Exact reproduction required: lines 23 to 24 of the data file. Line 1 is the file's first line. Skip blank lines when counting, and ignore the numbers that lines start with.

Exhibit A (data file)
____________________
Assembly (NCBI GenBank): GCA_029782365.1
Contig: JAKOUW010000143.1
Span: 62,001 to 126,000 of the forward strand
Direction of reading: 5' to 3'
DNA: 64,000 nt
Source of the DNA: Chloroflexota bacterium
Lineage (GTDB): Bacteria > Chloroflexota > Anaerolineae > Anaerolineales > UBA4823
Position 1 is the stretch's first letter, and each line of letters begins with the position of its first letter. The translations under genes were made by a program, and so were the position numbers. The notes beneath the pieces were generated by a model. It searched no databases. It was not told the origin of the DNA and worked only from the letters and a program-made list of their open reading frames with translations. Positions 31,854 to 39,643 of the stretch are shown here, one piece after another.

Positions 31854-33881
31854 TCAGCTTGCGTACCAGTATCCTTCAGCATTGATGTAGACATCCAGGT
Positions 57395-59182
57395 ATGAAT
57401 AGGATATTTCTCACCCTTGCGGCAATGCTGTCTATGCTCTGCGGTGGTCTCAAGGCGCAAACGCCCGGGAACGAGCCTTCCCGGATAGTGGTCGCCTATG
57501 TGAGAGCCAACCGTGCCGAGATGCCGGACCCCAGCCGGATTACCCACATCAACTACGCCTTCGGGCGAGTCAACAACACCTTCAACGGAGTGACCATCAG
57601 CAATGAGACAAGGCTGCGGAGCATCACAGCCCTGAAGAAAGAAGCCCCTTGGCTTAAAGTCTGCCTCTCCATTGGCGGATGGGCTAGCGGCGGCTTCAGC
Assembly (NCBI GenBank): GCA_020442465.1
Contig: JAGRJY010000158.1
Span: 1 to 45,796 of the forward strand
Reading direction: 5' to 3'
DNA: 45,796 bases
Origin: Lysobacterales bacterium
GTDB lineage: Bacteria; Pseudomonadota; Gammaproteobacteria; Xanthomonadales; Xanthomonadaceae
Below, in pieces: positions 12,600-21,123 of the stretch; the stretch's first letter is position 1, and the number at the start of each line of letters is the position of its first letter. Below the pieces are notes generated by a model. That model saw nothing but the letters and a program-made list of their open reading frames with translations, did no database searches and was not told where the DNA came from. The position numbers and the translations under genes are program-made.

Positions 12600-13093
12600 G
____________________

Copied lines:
Below, in pieces: positions 12,600-21,123 of the stretch; the stretch's first letter is position 1, and the number at the start of each line of letters is the position of its first letter. Below the pieces are notes generated by a model. That model saw nothing but the letters and a program-made list of their open reading frames with translations, did no database searches and was not told where the DNA came from. The position numbers and the translations under genes are program-made.

Positions 12600-13093